1600’s – 1800’s
Chimney sweeping is a practice that dates as far back as the early 1600’s. Chimney sweeping and maintenance became in high demand more than ever after The Great Fire of London in 1666 due to more regulations being put into place. One of which was having narrower chimneys which launched the mass usage of children in chimney sweeping. Poor parents usually sold their kids to a master sweeper and became “apprentices”. Child apprentices were forced to be inside and clean chimneys as narrow as 19”. Children were forced to start as young as four years old with the ideal age being six years old. The use of children in chimney sweeping was prohibited in 1875 after a child got trapped in a chimney and died. This started the use of cleaning devices instead of people. The devices were rudimentary with the most complex one being a heavy lead or iron ball tied to a rope that they banged against the side of the flue pipe.
1900’s to Present Day
During the 1960’s fireplaces were no longer the source of heat for your homes. This caused a decline in chimney sweeps all the way into the 80’s. Meaning less, and less people were getting their chimney swept yearly. At the same time the price of coal went up, which caused the use of wood over traditional fossil fuels to be burned inside chimneys. In turn chimney fires spiked due to the increase in flammable creosote from burning only wood and not getting your yearly chimney sweep. More than chimney fires, chimneys became more dangerous all the way into the 90’s due to the lack of knowledge such as not opening your damper, or not even knowing you should get your chimney swept unless there was a problem. These two issues became the corner stone for the increase of carbon monoxide poisoning from clogged chimneys. Currently chimney fires and carbon monoxide poisoning happen less due to the average person getting their chimney swept annually, and the increase in chimney sweeping tools.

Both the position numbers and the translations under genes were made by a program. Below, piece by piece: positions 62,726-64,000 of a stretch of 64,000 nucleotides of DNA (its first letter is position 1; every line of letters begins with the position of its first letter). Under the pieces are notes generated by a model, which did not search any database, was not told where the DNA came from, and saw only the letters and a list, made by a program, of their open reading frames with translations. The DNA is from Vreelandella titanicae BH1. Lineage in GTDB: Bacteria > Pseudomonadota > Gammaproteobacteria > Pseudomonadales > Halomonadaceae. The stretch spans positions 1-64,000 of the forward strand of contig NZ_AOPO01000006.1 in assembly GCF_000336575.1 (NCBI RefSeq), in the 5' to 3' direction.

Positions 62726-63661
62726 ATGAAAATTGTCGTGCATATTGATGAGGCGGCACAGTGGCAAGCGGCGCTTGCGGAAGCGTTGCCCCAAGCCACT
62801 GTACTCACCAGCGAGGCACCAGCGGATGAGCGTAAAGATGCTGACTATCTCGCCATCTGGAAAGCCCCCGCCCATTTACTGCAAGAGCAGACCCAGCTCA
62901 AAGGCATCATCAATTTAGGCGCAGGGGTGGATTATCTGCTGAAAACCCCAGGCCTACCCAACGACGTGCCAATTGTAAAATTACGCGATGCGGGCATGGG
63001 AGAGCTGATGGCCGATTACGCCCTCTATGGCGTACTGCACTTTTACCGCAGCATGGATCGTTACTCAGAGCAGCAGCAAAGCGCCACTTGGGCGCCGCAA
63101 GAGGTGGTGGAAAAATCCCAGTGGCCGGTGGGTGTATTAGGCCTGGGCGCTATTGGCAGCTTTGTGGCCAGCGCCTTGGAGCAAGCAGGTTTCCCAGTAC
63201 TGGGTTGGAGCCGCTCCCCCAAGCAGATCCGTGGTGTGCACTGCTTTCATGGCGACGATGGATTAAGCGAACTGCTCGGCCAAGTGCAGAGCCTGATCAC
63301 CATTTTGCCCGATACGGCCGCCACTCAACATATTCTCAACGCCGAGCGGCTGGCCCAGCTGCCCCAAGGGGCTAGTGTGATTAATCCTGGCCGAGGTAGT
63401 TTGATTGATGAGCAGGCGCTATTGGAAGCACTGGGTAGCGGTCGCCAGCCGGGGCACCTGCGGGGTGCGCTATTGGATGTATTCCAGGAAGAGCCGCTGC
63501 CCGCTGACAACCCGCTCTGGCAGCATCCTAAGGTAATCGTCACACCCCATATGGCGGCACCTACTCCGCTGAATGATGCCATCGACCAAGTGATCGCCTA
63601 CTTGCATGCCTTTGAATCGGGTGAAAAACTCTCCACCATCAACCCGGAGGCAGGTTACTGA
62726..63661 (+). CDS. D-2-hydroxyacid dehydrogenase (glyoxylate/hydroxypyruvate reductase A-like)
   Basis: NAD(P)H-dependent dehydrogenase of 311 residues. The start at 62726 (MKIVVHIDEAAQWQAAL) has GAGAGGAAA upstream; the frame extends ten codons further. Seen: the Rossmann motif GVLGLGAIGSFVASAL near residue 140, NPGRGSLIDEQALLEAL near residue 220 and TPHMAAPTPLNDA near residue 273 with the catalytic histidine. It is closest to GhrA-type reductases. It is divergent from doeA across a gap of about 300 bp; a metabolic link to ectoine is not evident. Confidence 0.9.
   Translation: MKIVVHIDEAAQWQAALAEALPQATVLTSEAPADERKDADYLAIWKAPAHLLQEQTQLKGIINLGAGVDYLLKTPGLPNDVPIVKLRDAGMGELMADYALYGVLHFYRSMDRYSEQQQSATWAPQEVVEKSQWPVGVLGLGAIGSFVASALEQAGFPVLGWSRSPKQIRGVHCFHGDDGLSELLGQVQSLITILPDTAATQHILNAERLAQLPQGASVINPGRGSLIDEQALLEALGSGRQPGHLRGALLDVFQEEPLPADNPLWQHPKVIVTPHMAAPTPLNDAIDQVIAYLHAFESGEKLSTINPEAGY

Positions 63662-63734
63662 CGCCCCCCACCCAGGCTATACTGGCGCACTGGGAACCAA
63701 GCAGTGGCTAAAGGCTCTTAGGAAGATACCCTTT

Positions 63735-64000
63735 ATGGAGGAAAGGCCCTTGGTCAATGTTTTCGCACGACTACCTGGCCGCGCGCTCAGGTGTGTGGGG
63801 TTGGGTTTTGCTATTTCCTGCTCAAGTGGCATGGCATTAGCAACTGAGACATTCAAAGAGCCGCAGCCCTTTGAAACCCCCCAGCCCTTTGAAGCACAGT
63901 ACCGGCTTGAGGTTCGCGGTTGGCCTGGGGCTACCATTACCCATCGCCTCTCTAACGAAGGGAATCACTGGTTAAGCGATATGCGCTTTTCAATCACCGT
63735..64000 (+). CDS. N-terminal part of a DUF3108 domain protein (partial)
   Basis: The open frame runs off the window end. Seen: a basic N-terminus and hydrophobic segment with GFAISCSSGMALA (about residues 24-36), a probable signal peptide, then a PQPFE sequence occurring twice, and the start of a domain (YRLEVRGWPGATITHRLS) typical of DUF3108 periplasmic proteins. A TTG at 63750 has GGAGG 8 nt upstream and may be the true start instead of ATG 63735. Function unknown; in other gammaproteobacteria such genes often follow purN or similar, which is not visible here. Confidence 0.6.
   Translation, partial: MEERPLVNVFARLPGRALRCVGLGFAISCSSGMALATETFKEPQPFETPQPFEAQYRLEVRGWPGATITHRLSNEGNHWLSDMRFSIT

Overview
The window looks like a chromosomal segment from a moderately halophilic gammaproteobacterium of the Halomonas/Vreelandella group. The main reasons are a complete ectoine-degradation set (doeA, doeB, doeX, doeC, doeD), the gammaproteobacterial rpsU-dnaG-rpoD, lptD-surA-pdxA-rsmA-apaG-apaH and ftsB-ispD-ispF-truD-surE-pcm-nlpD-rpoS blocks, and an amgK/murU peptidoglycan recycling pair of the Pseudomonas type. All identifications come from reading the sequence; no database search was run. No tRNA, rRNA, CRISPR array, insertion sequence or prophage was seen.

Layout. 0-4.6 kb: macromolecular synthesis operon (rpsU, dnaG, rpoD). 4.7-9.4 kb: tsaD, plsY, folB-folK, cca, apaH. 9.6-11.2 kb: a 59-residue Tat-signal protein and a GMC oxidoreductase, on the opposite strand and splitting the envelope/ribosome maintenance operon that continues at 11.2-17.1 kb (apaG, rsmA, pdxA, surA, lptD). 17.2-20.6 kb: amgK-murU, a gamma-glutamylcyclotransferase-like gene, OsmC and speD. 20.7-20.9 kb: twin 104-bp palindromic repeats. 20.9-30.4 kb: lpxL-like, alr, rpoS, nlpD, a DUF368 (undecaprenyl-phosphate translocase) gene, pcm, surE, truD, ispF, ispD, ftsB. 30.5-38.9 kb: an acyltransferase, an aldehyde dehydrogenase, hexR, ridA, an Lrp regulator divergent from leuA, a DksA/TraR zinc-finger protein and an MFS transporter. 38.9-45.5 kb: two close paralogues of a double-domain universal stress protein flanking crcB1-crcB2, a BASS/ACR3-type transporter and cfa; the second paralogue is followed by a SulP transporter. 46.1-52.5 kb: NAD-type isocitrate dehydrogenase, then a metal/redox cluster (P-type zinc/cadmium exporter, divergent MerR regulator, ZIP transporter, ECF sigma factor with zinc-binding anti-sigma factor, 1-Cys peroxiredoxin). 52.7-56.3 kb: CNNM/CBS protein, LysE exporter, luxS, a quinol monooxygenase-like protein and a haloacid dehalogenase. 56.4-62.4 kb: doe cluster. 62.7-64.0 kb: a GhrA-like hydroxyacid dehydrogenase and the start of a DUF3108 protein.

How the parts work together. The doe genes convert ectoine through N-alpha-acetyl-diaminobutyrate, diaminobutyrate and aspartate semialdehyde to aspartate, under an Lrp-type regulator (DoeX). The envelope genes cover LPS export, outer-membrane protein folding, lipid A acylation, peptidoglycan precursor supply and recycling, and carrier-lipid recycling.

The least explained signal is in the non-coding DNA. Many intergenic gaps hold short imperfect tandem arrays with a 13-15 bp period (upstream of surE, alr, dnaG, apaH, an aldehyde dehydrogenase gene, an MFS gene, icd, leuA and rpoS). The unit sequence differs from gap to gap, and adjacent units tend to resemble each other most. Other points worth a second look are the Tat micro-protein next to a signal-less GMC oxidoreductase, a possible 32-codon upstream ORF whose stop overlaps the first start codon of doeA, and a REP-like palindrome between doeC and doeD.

Tools used today
- Wired chimney brush
- A brush that can get into every crevasse and part of your chimney.
- Powder-based creosote remover
- Helps breaks down creosote
- Ceramic glass cleaner
- When cleaning you need a cleaner made for the material your cleaning.
- industrial-grade chimney vacuum
- Removes any pollutants released while cleaning.
- Masonry sealant
- Masonry chimneys can crack, mold, or be structurally weaker when exposed to water, sealant can stops this.
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